Scholarships – Reviewing and Writing

Insights of a first-time reviewer

by Melanie Nentwich

Many young scientists will apply for a scholarship at some point of their career. But how to do that? What is expected? What are the differences between the requested documents? I have also asked myself these questions several times. Now that I recently got the chance to see the “other side” I want to share my experience with you.

Most scholarships ask for a “Letter of Motivation” and a “Letter of Recommendation”, by the applicants and their professors, respectively. However, the reality often is that both letters are written by the applicant. So, how not to write the same phrases and information twice? And how to increase the chances of getting the scholarship?

Additionally, I want to give you some insight in the work of a scholarship committee, as I always wondered how much work that is and if I could manage it beside my daily tasks.

Committee Work

About 2 months before the event, we received the list of 20 applicants. For all of them, we received a letter of motivation, a letter of recommendation, and an abstract to their poster.

The committee quickly decided some general rules for the evaluation:

  • Ranking purely considering scientific key points:
    • What can they contribute?
    • What can they learn?
  • Not considering personal aspects
    • Neediness
    • Gender
    • Region
    • INntitution

Each committee member was free to establish a personal ranking system. The resulting individual rankings were brought to a common scale and added up to create the overall ranking.

So far, so good. But how should I create my ranking? Especially for scientific fields I know nothing about. I started a search on that topic and tried to generate an evaluation scheme that was not only tailored to the present event but also seemed useful in a more general context [1, 2]. After the first few applicants I updated the criteria as I realized that some points were not working well.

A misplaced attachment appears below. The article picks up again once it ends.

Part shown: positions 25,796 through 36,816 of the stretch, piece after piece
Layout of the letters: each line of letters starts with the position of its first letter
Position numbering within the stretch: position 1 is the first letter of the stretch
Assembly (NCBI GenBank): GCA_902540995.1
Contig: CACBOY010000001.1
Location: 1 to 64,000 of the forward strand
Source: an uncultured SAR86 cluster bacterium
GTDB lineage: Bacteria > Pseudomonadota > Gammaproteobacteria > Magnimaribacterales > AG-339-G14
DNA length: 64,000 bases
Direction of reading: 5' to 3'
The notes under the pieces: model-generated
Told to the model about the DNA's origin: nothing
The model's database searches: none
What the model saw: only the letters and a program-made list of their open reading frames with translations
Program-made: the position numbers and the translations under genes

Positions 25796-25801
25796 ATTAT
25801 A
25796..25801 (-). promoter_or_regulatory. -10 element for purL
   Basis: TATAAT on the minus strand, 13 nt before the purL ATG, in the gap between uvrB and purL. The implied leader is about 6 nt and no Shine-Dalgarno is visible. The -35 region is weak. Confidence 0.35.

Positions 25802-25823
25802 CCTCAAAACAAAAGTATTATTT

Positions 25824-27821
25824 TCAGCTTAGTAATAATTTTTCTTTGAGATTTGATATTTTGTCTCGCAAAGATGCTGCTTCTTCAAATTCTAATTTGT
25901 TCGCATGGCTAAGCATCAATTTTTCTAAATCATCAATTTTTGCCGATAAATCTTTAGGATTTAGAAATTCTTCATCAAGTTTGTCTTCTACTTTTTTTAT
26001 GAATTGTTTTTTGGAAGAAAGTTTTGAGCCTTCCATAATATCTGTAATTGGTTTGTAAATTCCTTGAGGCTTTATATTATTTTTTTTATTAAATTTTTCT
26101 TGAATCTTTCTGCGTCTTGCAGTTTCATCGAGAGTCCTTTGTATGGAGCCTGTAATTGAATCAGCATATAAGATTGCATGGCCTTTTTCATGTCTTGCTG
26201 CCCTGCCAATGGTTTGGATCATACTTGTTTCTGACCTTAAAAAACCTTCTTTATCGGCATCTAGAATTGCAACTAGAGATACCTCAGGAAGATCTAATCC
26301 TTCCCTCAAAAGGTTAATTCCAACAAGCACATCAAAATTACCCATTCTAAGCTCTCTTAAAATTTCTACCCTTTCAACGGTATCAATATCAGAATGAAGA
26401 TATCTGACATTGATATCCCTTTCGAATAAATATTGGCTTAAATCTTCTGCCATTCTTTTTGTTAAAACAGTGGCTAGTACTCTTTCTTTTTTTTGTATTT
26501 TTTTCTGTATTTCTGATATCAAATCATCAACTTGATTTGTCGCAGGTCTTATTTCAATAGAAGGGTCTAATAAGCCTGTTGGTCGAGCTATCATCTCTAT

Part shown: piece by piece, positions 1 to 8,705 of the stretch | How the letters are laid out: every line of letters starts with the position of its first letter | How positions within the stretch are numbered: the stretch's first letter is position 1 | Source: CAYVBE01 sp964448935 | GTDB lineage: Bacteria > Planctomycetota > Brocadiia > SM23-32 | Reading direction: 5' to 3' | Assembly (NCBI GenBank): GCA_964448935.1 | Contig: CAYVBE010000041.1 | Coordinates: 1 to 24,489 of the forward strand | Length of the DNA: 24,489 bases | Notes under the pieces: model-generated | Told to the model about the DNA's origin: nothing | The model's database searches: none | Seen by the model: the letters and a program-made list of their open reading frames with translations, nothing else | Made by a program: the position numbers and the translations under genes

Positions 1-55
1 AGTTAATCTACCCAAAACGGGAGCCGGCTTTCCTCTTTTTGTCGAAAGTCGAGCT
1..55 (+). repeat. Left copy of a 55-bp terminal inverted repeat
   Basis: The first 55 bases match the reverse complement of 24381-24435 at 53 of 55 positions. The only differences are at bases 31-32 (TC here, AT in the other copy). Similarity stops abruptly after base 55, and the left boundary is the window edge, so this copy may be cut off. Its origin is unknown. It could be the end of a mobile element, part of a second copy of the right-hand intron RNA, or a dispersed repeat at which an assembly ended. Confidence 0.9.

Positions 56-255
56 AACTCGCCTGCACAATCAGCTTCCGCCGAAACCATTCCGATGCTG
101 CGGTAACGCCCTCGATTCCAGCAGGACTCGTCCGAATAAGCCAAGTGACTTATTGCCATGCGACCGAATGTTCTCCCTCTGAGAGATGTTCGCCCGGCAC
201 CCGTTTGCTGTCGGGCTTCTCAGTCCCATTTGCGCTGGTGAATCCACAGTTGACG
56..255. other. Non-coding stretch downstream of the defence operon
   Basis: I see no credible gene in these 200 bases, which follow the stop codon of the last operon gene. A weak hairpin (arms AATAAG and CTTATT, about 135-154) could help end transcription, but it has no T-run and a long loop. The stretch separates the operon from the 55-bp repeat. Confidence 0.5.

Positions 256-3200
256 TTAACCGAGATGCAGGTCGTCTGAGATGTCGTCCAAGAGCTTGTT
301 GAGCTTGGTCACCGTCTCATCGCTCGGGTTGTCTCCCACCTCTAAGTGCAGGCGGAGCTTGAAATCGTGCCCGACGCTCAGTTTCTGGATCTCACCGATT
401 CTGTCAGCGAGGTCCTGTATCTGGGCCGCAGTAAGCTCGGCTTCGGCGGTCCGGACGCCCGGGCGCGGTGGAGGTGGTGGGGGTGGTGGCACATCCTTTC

In total, I needed 3h to create my evaluation criteria and 15min to evaluate each applicant. Which makes a total of 8h of work.

Tips for Your Application

In order to receive a scholarship, you need to apply for it. Sounds easy, right? So do it. The competition is not as big as you might think!

Your document should be such that other people want to read it. Therefore, you should generally respect the following rules

  • Use a reasonable font size (between 10 to 13 should be fine).
  • Respect the one-A4-page-limit, which means not to write more, but also not significantly less.
  • Do not use a background color (printing/scanning/copying make it hard to read).

Both letters should make you stand out from the other applicants. Therefore, you should give examples to your statements, otherwise the text feels very generic.

Generally, I always found it hard to praise myself. But how can I still stand out and demonstrate my strengths? And what are my strengths after all? It helped me a lot when I found an overview of soft skills from different categories [3]. I could now decide if my leadership skills were rather confidence, creativity, or coaching. After making this choice it was simple to find suitable examples.